Over the course of time, Indian Courts are proving to be an essential pillar in modelling the tax laws in the Country. Determination of taxable income is perhaps the primary step that any assessment authority will have to undertake to assess the amount of tax. Section 2(24) of the Act attempts to define the term ‘Income’. Section 28(iv) takes into consideration the nexus between the business or profession, and the receipt is considered as an income chargeable to tax.
A peculiar scenario that emerged in the light of the above-stated provision was whether the waiver of loan granted to any particular entity carrying out business or profession could be classified as an income chargeable to tax under Section 28(iv). The Supreme Court, in the case of CIT v. Mahindra and Mahindra, ruled that waiver of a loan is not a chargeable income under Section 28(iv).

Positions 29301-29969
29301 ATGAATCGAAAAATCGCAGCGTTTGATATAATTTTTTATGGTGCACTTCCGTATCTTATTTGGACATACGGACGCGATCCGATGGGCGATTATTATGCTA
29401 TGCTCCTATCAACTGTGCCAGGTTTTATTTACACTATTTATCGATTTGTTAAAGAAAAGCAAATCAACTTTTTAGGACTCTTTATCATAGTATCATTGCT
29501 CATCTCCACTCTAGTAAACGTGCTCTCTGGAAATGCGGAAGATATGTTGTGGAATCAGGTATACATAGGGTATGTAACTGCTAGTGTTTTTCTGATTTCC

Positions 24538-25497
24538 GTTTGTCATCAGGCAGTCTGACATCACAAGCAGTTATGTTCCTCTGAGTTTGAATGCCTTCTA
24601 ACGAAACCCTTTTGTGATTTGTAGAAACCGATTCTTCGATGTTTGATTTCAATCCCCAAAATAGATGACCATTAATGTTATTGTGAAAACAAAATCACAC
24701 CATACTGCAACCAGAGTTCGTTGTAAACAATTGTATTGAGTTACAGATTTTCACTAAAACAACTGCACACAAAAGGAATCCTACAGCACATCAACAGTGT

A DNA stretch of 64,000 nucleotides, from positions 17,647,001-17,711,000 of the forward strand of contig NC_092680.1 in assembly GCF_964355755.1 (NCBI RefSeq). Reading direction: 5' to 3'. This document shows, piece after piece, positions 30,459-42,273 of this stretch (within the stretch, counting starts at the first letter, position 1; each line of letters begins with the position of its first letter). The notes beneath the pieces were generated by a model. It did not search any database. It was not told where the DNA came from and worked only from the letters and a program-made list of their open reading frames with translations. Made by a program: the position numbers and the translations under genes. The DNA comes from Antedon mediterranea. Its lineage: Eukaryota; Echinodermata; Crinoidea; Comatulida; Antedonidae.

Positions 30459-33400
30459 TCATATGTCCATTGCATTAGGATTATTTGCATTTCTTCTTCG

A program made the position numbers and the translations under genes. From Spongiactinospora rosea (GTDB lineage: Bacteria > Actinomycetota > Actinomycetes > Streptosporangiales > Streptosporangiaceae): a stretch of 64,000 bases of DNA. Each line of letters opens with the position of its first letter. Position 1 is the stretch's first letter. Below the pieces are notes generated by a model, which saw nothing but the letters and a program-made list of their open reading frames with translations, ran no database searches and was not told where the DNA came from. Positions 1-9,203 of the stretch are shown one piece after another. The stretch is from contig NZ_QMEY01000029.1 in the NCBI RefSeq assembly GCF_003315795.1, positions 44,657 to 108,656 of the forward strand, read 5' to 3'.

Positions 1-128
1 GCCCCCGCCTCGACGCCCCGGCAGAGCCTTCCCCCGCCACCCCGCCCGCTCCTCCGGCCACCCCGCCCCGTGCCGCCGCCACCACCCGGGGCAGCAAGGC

It is to be noted that, although the Supreme Court laid down the above-stated rule in the Mahindra Case, the Bombay High Court in Essar Shipping Ltd has dissected the judgment of the Apex Court and has substantially focussed on its applicability by comparing it with other decisions of High Courts and the Supreme Court, to the extent of overruling one of its earlier judgments. Therefore, the current position of law, including a cumulative understanding of the stand of the Apex Court in various cases in this regard, can significantly be studied by an analysis of the judgment of the Bombay High Court in the case of M/s Essar Shipping Ltd v. CIT